Figure 6. Comparison of the aflatoxin and fumonsin content (median ± SE) in paddy collected at the transportation stage, including boat, truck, and combined truck-boat to carry paddy from field to factory. Different letters above the boxes point to significant differences using a non-parametric Kruskal–Wallis test and a post hoc Dunn’s test for pairwise comparisons at a significance level of α = 0.05.
Figure 6. Comparison of the aflatoxin and fumonsin content (median ± SE) in paddy collected at the transportation stage, including boat, truck, and combined truck-boat to carry paddy from field to factory. Different letters above the boxes point to significant differences using a non-parametric Kruskal–Wallis test and a post hoc Dunn’s test for pairwise comparisons at a significance level of α = 0.05.
Toxins 13 00667 g006
Figure 7. A drying system used to dry paddy in the Mekong Delta, Vietnam, constructed by iron sheets covered by a plastic sheet (a,b) and paddy grains dried on the drying chamber (c).
Figure 7. A drying system used to dry paddy in the Mekong Delta, Vietnam, constructed by iron sheets covered by a plastic sheet (a,b) and paddy grains dried on the drying chamber (c).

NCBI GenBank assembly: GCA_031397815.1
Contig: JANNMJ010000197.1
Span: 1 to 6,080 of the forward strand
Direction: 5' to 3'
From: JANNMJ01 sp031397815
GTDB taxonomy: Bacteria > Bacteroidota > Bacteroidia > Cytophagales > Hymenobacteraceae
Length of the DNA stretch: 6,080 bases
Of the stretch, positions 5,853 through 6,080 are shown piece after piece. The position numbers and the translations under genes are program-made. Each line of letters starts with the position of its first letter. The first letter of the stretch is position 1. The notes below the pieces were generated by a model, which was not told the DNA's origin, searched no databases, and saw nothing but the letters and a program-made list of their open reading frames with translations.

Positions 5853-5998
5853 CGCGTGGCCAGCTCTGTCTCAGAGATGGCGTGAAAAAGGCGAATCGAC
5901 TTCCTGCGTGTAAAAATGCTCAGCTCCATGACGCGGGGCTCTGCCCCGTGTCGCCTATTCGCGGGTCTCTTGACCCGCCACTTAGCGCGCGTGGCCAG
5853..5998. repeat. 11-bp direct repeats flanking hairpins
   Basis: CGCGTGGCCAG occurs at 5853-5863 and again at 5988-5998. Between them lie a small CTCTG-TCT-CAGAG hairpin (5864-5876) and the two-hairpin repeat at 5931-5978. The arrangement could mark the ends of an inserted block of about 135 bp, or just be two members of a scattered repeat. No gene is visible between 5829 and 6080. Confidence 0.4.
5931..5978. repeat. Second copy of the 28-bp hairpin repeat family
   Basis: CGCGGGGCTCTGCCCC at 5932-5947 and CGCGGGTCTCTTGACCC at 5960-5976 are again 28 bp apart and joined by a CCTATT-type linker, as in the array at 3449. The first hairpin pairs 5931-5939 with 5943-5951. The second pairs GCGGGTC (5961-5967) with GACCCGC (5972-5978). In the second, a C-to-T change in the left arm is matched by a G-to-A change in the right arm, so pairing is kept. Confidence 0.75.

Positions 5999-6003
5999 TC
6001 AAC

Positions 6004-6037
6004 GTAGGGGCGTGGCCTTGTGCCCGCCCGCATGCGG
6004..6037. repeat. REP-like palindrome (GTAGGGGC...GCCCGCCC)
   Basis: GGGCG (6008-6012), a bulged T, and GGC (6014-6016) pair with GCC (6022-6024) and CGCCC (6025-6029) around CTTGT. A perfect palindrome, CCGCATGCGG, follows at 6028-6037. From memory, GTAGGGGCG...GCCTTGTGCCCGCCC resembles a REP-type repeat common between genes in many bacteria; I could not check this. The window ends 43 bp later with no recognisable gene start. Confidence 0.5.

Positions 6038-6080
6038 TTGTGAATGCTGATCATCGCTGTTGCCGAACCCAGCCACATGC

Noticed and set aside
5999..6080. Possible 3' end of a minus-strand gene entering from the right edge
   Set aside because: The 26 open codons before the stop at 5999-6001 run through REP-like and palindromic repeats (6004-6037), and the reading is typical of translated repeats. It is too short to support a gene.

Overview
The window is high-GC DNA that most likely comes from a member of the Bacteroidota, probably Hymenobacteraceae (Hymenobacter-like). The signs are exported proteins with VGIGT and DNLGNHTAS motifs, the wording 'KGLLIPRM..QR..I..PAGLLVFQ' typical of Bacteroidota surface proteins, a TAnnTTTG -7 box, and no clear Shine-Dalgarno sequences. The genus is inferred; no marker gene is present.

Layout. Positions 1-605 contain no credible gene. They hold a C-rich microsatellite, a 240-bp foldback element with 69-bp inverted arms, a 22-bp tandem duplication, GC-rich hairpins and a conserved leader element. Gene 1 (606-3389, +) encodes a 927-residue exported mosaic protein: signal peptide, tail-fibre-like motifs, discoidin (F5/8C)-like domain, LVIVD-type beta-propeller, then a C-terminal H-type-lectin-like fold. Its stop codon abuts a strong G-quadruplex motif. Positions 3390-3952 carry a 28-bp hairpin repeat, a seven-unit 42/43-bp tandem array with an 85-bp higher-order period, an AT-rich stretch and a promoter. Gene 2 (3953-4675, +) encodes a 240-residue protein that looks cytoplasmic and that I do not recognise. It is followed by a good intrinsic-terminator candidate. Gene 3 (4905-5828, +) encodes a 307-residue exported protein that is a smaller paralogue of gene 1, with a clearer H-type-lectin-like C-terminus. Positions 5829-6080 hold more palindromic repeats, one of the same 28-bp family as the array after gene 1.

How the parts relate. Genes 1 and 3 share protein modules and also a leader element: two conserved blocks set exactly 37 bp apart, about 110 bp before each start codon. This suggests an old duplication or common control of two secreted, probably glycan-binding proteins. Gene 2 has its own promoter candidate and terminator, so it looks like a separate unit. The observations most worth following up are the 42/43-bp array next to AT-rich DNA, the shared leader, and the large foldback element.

Toxins 13 00667 g007
Figure 8. Comparison of the aflatoxin and fumonisin content (median ± SE) in paddy collected at a transportation stage with different delayed drying duration, such as 2–8 h, 8–12 h, and 12–28 h. Different letters above the boxes point to significant differences using a non-parametric Kruskal–Wallis test and a post hoc Dunn’s test for pairwise comparisons at a significance level of α = 0.05.
Figure 8. Comparison of the aflatoxin and fumonisin content (median ± SE) in paddy collected at a transportation stage with different delayed drying duration, such as 2–8 h, 8–12 h, and 12–28 h. Different letters above the boxes point to significant differences using a non-parametric Kruskal–Wallis test and a post hoc Dunn’s test for pairwise comparisons at a significance level of α = 0.05.
Toxins 13 00667 g008
Figure 9. Sampling locations such as An Giang, Can Tho, and Dong Thap provinces of Mekong delta (red stars), Vietnam between December 2017 and December 2019.
Figure 9. Sampling locations such as An Giang, Can Tho, and Dong Thap provinces of Mekong delta (red stars), Vietnam between December 2017 and December 2019.
Toxins 13 00667 g009
Table 1. Pre-and post-harvest agricultural practices during paddy production in the Mekong Delta.
Table 1. Pre-and post-harvest agricultural practices during paddy production in the Mekong Delta.
Agricultural PracticesApplications2017–2019
Total (n = 46)
%
Pre-Harvest Practices
Paddy varietiesOM545122
IR5040433
DT 813
Jasmine15
Others (OM4900, 7347, ST24, Timthan)17
FertilizersInorganic93
Organic–Inorganic (30/70, w/w)7
Crop residue managementBurn44
Remove off41
Leave on the field, and spray bio-decomposer15
Post-Harvest Practices
Means of transportationTrucks50
Boats35
Boats-Trucks15
Delayed drying duration (hours)2–865
8–1211
12–2824